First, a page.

Subsequently, the P5+1 group was substituted for the troika. Adoption of the first and second sanctions resolutions by the UN Security Council against Iran included the Islamic Revolution Guards Corps and many Iranian figures into the blacklist of sanctions. Iran, in reaction, passed a double-urgency bill at the parliament, which urged the administration to revise its relations with the International Atomic Energy Agency (IAEA). As a result of these developments, both sides reached the conclusion that the diplomatic approach is useless and talks started about other options available on the table.

This trial and error approach further highlighted the importance of the Iranian discourse in the eyes of the Western side following the election of the moderate President Hassan Rouhani. On the other hand, Iran's diplomatic apparatus reached the conclusion that there should be a balance between two dominant discourses and this balance was even generalized to the composition of the new nuclear negotiating team.

As a result of that balance, for the first time in post-revolution history, the taboo of engaging in direct negotiations with the United States was shattered, but the negotiations were made limited to Iran's nuclear issue. This approach had a great impact by rendering lobbying efforts of Israel and regional opposition against Iran's nuclear program useless. This issue made the cost of shattering the taboo of direct talks with the “Great Satan” justifiable for domestic supporters of the ideological discourse. Various rounds of negotiations have rapidly progressed in the past two years and out of all legal and political issues that were bones of contention between the two sides, only two issues have remained on the agenda of the two sides’ diplomats, who are racing against time to find solutions to those issues before the deadline set for the end of June. Those issues include the quality of inspections of Iran's nuclear sites and removal of sanctions imposed on the country, both of which are more of a technical than political nature.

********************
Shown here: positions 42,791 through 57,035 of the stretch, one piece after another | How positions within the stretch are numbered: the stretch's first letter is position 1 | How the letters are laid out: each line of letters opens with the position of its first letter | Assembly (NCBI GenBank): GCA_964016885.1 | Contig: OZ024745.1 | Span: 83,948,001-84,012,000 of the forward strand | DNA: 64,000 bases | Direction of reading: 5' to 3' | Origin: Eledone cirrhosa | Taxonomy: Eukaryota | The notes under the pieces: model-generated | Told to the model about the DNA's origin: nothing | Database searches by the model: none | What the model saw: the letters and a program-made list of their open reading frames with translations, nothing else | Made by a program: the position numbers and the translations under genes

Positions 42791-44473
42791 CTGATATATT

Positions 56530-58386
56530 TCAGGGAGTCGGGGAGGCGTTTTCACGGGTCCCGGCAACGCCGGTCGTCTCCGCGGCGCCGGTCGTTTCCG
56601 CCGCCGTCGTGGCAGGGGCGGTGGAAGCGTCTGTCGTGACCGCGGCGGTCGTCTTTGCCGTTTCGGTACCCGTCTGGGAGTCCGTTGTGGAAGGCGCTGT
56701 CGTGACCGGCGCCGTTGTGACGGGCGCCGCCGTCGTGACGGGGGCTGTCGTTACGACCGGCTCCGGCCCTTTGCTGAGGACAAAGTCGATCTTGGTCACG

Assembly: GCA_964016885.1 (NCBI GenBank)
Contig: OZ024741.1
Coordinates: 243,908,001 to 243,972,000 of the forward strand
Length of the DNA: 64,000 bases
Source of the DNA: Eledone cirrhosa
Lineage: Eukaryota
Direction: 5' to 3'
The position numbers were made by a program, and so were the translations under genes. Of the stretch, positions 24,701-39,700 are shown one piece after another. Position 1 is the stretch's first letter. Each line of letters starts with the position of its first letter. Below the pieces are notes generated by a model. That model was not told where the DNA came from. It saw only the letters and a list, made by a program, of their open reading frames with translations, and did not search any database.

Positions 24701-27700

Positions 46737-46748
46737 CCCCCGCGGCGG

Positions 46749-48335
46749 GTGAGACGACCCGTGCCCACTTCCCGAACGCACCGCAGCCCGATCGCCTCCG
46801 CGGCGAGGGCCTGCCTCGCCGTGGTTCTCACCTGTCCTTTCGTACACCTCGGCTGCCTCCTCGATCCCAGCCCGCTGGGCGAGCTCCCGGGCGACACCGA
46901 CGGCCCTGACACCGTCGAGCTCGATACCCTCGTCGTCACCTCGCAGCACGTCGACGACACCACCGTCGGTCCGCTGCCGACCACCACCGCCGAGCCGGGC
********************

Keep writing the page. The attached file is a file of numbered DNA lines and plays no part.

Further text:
It is evident that resolution of these two issues within coming days and in a way that would lead to a win-win game for both sides, would maintain discourse-based balance in Iran and will also pave the way for the implementation of a possible comprehensive agreement over Iran's nuclear program. Otherwise, in view of a recent decision made by the Islamic Consultative Assembly (Iranian parliament), which obligates the administration to safeguard the country’s nuclear achievements, the importance of the ideological discourse would be highlighted within the country. In this way and due to a discourse gap between the diplomatic apparatus and domestic policies, Iran would witness a repetition of the conditions that existed under the former reformist government and everything would be back to zero point.

Key Words: Nuclear Deal, Discourse Balance, Reformist Administration, Moderate Administration, Domestic Political Atmosphere, Pragmatism, Nuclear Diplomacy, International Atomic Energy Agency (IAEA), Additional Protocol, Iran, Kebriaeezadeh